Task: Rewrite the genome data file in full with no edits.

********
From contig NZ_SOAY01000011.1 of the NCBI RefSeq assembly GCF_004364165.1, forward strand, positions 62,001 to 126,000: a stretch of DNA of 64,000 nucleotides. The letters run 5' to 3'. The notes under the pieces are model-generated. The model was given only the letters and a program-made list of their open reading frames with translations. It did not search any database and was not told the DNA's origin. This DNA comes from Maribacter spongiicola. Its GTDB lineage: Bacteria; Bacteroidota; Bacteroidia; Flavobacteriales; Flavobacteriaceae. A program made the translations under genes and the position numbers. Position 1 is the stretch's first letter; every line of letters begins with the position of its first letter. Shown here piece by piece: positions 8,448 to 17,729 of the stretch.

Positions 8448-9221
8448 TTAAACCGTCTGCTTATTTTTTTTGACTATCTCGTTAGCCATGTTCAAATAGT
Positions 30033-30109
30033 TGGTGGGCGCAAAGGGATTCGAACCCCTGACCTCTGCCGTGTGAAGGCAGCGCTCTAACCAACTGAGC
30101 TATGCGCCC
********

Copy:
From contig NZ_SOAY01000011.1 of the NCBI RefSeq assembly GCF_004364165.1, forward strand, positions 62,001 to 126,000: a stretch of DNA of 64,000 nucleotides. The letters run 5' to 3'. The notes under the pieces are model-generated. The model was given only the letters and a program-made list of their open reading frames with translations. It did not search any database and was not told the DNA's origin. This DNA comes from Maribacter spongiicola. Its GTDB lineage: Bacteria; Bacteroidota; Bacteroidia; Flavobacteriales; Flavobacteriaceae. A program made the translations under genes and the position numbers. Position 1 is the stretch's first letter; every line of letters begins with the position of its first letter. Shown here piece by piece: positions 8,448 to 17,729 of the stretch.

Positions 8448-9221
8448 TTAAACCGTCTGCTTATTTTTTTTGACTATCTCGTTAGCCATGTTCAAATAGT
Positions 30033-30109
30033 TGGTGGGCGCAAAGGGATTCGAACCCCTGACCTCTGCCGTGTGAAGGCAGCGCTCTAACCAACTGAGC
30101 TATGCGCCC